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Governor’s Proposed Budget Includes Technology Funding

It’s far from a final approved act, but Gov. Gavin Newsom’s proposed 2022-2023 Fiscal Year state budget would spend millions to continue existing technology initiatives and begin new projects.

The main entrance to the California Capitol building.
California Gov. Gavin Newsom’s proposed 2022-2023 Fiscal Year state budget released Monday comes in at $286.4 billion – about 9 percent larger than last year’s model – and includes millions for technology work.

Buoyed by a projected $45.7 billion surplus, Newsom’s proposed budget would outspend the enacted FY 2021-2022 budget of about $262.6 billion. Standard disclaimer: a governor’s proposed budget typically undergoes much reworking and a formal May revision before the constitutional June 15 deadline for the Legislature to approve it. As expected, this budget – which Techwire will further examine in upcoming editions – continues some IT projects enacted or begun last year while proposing additional initiatives. Among areas of interest in Newsom’s Governor’s Budget Summary:

  • Technology modernization solutions: The first round of tech projects funded with $25 million in one-time general fund monies for technology modernization and stabilization funding in the 2021-2022 Fiscal Year budget is expected to start early this year. It’s “aimed at improving the efficiency and effectiveness of state entities,” according to the budget summary. That money provided “initial funding to departments to develop innovative technology solutions.” Proposals from state entities were evaluated via an online portal and those selected “will proceed to a short-term discovery effort to conduct market research, identify potential solutions, and develop a project plan.” The California Department of Technology (CDT), according to the summary, “continues to lead several efforts and collaborate with departments to improve the way Californians interact with government entities and ensure essential services are not interrupted.”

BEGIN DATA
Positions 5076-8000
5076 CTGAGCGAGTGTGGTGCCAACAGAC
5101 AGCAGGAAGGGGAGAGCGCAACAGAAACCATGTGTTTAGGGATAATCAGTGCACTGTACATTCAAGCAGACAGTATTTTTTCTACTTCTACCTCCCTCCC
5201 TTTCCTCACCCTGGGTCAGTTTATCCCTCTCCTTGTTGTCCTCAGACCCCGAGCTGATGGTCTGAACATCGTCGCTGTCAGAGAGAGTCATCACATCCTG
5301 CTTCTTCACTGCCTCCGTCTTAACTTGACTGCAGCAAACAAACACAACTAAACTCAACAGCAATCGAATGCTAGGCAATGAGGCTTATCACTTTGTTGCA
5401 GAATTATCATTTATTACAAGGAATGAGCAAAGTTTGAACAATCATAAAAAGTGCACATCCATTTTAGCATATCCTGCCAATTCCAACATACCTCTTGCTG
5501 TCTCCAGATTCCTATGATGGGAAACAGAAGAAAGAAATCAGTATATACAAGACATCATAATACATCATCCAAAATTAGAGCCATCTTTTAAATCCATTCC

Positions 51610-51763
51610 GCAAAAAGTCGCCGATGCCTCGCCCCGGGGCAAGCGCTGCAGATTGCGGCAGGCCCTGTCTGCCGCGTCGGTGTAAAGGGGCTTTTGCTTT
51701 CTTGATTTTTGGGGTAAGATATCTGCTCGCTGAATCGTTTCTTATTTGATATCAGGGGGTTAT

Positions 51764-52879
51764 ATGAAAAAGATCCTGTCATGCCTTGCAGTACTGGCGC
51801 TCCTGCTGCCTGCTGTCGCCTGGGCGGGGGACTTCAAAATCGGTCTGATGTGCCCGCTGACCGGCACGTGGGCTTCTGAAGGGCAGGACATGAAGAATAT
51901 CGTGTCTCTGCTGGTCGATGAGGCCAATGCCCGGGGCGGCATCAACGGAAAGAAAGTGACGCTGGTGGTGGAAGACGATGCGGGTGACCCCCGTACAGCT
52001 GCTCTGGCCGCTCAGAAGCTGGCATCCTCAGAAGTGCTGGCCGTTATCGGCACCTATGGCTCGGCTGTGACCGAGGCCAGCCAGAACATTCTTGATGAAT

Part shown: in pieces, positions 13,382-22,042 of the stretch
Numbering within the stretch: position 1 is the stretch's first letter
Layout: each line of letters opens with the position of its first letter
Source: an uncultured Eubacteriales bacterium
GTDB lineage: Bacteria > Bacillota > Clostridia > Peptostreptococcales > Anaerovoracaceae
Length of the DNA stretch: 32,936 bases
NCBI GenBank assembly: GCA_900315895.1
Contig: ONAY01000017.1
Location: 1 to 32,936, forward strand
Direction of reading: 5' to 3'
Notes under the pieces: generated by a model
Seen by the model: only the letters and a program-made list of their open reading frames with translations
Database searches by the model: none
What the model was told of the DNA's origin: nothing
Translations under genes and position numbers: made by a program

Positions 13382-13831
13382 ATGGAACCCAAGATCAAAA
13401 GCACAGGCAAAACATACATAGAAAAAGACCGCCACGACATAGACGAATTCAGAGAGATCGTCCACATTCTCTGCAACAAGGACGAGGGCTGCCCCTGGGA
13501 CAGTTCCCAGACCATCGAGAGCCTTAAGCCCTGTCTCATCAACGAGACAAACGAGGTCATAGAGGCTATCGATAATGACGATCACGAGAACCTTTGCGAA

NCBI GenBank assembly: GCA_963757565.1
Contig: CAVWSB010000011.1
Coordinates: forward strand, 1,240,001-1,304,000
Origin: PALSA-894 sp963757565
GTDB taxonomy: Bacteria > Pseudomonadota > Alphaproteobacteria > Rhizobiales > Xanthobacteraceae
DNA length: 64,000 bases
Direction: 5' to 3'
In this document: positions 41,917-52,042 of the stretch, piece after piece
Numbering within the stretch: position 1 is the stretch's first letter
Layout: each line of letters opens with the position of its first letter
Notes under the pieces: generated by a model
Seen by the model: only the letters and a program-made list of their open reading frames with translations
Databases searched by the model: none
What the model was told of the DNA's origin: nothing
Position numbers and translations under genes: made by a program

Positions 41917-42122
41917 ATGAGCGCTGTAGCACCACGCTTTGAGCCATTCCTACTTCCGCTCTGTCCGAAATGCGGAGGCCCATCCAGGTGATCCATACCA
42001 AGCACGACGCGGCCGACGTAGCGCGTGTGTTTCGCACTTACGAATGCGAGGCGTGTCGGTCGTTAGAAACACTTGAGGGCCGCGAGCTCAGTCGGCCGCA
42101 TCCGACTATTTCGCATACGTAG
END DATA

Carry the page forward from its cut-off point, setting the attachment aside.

• Broadband: CDT’s expected to continue working with the California Department of Transportation and a third-party administrator on developing and building a “statewide, open access, middle-mile broadband network,” with the California Public Utilities Commission (CPUC) recommending more locations. Per the summary, the CPUC “anticipates making new last-mile project grants available” this year with state funding via the California Advanced Services Fund and federal funds.
  • Wildfire technology: Newsom proposes $1.8 million in general fund monies with $1.7 million ongoing and seven positions to stand up the state Office of Wildfire Technology Research and Development within the California Department of Forestry and Fire Protection. The office, which was established last year with the passage of state Senate Bill 109, will “test and provide advice on emerging wildfire mitigation technology.”
  • Tech refresh: The Employment Development Department’s (EDD) area of the proposed budget includes $23.5 million from the general fund and 122 positions for three years, for an information technology branch technology modernization, “to maintain and improve benefit system usability to better serve claimants and remain hardened against fraud,” according to the summary. There’s also $9.4 million from the general fund for cybersecurity resources, to “support cybersecurity and prevention efforts to improve the security and integrity of EDD IT systems, which hold tax data and other personal information.” And there’s $2.1 million from the general fund and 10 positions for three years for an Unemployment Insurance Command Center “that centralizes UI branch management, supports UI data analytics, and enhances training to improve customer service.”
  • California Community Colleges: Here, Newsom proposes $100 million in Prop. 98 general fund monies for “technology modernization and sensitive data protection” – $75 million one-time and $25 million ongoing – “to address modernization of CCC technology infrastructure, including sensitive data protection efforts at the community colleges.” There’s also $1.4 million in ongoing monies from the general fund, in part to aid the CCC Chancellor’s Office on curriculum-adjacent reforms including “technology modernization efforts; and increased state operations capacity for data analysis, research ... .”
  • Firearm Information Technology Modernization: The governor proposes a “$5.2 million, one-time Dealer Record of Sale (DROS) Special Account” that would enable continuing “the planning and development phase of combining and modernizing existing firearms tracking systems.” The state Department of Justice, per the summary, now tracks firearms with “11 unique information technology databases that are antiquated, costly to update, and inefficient at gathering data.” This proposal would add to the $2.4 million one-time DROS Special Account in the 2020 Budget Act to modernize these systems.
Theo Douglas is Assistant Managing Editor of Industry Insider — California.